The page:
Ian – We invented it to create transparent separation between 2 spaces in our apartment. It defines a vestibule, yet preserves long sight-lines and allows for good light in either direction. We have since expanded on the phone booth idea many times. We also love the feeling that French doors add to a space, and it’s a great way to use them.
Kerry - Again, this decision was borne out of practicality. We were working on a media room that was accessed by a stairwell to the main rooms upstairs. Our first requirement was how to come up with a way to keep the sound downstairs. We didn't want to darken the room with solid walls, so it seemed that the answer was to use glass. It's a perfect example how something that had to be practical, actually ended up enhancing the look of the room.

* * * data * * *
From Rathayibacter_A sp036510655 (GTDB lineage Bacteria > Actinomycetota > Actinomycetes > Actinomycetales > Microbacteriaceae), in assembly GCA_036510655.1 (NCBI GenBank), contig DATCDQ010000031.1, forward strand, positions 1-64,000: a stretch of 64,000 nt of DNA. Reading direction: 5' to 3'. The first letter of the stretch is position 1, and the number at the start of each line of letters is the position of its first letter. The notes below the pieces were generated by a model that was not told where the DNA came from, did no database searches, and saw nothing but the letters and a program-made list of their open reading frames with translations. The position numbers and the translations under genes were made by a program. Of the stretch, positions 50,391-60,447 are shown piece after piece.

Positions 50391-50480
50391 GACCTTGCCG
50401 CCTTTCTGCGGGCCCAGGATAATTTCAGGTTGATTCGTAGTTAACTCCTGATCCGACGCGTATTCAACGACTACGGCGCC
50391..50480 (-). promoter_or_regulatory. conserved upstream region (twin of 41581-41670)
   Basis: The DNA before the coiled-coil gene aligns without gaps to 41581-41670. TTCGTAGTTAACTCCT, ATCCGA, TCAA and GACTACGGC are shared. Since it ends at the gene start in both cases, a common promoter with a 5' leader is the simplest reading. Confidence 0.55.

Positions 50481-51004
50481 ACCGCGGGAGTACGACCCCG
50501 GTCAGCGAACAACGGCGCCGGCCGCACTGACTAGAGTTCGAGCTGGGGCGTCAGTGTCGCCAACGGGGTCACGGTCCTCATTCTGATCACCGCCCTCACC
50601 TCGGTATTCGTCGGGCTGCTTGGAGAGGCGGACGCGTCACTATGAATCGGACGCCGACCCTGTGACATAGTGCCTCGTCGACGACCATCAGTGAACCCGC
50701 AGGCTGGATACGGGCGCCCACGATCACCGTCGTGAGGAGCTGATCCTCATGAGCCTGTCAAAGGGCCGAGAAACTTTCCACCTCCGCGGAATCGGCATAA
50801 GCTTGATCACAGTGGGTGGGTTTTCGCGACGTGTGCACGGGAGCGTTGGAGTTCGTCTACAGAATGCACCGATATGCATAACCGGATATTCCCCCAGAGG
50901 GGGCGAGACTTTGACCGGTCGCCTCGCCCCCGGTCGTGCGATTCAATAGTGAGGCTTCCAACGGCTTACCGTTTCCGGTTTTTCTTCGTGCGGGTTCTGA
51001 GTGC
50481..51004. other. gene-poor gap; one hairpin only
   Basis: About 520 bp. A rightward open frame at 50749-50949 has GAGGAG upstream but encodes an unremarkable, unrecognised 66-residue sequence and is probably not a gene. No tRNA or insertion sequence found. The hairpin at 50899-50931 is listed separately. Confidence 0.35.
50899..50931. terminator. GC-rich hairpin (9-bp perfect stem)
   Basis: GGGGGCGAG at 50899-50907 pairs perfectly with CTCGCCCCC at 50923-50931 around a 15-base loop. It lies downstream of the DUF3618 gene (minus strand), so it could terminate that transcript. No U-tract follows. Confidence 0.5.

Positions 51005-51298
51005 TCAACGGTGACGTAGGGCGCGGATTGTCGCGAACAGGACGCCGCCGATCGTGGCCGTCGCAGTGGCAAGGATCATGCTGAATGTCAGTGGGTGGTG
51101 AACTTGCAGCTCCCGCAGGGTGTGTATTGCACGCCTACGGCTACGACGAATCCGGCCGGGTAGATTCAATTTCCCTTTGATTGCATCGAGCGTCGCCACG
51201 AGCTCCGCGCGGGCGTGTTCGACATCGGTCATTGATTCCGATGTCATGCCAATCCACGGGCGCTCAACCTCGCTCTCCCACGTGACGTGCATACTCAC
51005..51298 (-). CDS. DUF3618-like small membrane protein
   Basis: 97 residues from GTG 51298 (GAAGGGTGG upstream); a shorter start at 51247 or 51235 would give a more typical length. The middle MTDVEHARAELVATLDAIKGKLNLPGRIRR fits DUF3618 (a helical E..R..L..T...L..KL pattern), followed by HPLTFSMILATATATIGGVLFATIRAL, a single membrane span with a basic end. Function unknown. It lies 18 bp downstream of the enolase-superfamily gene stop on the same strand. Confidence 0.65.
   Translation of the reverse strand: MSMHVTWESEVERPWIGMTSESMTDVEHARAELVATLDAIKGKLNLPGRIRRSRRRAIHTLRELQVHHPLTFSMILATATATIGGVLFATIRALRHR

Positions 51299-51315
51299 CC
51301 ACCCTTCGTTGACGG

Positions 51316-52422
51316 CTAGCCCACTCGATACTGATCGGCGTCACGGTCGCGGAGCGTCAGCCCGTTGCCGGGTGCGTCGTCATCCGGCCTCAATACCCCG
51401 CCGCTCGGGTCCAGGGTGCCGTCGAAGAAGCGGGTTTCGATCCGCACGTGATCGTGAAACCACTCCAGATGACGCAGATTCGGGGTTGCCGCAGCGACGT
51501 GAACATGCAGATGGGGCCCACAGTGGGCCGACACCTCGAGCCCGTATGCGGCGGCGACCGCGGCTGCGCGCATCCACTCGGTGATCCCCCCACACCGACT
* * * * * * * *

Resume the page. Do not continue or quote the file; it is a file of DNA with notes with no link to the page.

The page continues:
Iván – I believe one of your strengths is styling; your vignettes are always exquisitely well done –Any words of styling wisdom? Where do you get your inspiration?
Ian – I’ve been obsessively collecting and grouping objects all my life. I’ve come to think of it as temporary sculpture or 3D collage. It’s all about creating balance and contrast with a group of assembled forms. There’s usually a unifying element to the grouping in terms of color, shape or subject matter. I might gather and group blue glass, primitive wooden animals, or things that are all in shades of white. Styling is a temporary art form, and that’s part of the fun.